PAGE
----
Upper Uva spreads out from the mountains of Idalgashinna, Ohiya and the Horton Plains, the peaks of Hakgala and to the cone of Namunukula and Poonagala
Haputale, as a destination in Uva Province, has enormous attractions to cover as a traveller. Last week, in the Daily Mirror Travel, we published the most sought-after Water Falls in the District of Badulla. Today, we look deep into the colonial city of Haputale, which is one of the favourite destinations of the Province. With the elevation of 1431 m (4695 ft) above the sea level, Haputale has a rich bio-diversity dense with numerous varieties of flora and fauna. Haputale is surrounded by hills covered with cloud forests and tea plantations.
Perched at the southern edge of the Hill Country, the plantation community in Haputale clings to a long, narrow mountain ridge with the land falling away steeply on both sides. On a clear day travelleres could observe the south coast from this ridge, and at night the Hambantota lighthouse pulses in the distance. On a not-so-clear day, great swaths of mist cling magnetically to the hillsides. Either way, it’s one of the most spectacular fragments of the Uva Province.
The town centre itself is a dusty ribbon of traffic, three-wheelers and small-scale commerce. But take a short walk and you’ll be rewarded with extraordinary views. The railway hugs one side of the ridge creating a part of the victory for 19th-century engineering.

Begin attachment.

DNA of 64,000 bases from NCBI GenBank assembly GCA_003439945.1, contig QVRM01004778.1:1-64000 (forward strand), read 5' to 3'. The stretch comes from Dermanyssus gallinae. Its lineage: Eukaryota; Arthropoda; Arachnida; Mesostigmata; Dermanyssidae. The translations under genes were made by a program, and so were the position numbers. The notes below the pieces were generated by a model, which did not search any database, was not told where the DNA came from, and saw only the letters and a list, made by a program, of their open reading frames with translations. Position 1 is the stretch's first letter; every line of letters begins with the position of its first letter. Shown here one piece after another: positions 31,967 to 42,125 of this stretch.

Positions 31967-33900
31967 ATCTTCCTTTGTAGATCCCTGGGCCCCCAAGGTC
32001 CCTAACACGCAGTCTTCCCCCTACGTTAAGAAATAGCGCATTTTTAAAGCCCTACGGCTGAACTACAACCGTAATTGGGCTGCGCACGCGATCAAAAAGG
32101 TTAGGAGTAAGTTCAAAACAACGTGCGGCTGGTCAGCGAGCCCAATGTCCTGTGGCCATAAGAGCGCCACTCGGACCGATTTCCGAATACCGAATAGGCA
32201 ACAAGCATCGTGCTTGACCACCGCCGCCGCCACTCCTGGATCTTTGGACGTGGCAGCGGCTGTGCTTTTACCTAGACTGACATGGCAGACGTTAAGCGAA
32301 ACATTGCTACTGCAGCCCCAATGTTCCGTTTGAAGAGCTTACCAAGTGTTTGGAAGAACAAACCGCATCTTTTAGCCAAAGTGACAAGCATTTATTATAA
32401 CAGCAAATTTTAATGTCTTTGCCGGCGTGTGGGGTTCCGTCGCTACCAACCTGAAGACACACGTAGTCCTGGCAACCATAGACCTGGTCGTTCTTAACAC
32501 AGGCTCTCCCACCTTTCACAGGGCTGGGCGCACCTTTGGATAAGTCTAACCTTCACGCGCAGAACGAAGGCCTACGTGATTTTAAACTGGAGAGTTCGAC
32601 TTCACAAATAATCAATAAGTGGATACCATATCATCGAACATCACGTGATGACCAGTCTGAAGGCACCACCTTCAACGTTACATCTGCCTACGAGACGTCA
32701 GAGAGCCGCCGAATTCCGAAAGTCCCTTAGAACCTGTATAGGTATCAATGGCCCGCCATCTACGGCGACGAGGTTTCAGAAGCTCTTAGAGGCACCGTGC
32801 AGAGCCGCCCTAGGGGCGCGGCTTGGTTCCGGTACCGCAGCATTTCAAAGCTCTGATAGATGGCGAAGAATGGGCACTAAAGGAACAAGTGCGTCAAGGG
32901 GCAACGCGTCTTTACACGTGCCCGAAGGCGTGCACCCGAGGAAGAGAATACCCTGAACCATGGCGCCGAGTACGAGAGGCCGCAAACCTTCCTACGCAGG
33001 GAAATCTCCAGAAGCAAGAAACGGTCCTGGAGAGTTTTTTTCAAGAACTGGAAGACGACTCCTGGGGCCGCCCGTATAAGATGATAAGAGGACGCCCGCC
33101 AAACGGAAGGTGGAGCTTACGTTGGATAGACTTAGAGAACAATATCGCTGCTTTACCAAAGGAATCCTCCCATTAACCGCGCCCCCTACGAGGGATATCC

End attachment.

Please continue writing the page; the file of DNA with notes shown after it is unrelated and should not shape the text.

In recent years Haputale’s popularity with tourists seems to have mysteriously diminished, but the town has an array of good, cheap accommodation and makes an excellent base for visiting Horton Plains National Park, exploring other places in the area or just taking pleasant walks in cool mountain air. It also has a more authentic Sri Lankan air to it than that of nearby Ella. It is the base camp for travellers to Horton Plains via Ohiya or Non-perriyal Estate.
Haputale Gap is one of the most spectacular views in the country. The great amphitheatre of the upper Uva spreads out to the north and east. It is bounded by the mountains of Idalgashinna, Ohiya and the Horton Plains National Park, the peaks of Hakgala Mountains, the purple cone of Namunukula, Poonagala and Nuwara Eliya. The other side is equally breathtaking. The views of the foothills of the lower Uva, the south of Sabaragamuwa followed up Southern Province right down to the sea. A little distance off the town, some of the tea plantations are geared to welcome the tourists.
The colonial heritage of Ceylon is brought to life by St. Andrew’s, neo-gothic church located just north of the town along the main road Haputale- Bandarawela. The graveyard of the church takes solace in providing the final resting places to the illustrious British tea planters.
Dambatenna Tea Factory
East of Haputale, a 10 km scenic road along the edge of the escarpment through beautiful rambling tea estates leads travellers to legendary Dambatenna Tea Factory, built in 1890 by Sir Thomas Lipton, the tea magnate whose name is immortalised in Lipton’s Tea. The colonial Dambatenne Tea Factory brings in an unmistakable message of philanthropy in addition to the efficient industry: the workers’ quarters of the famous factory accommodates over 4,000 people; the 20,000 sq ft factory employee 1,600 workers. At the entrance is a quote from John Ruskin: ‘Quality is no accident. It is the result of intelligent effort’.
In spite of the on-going modernisation, some of the machinery of the colonial era is still in operation in this ISO certified factory.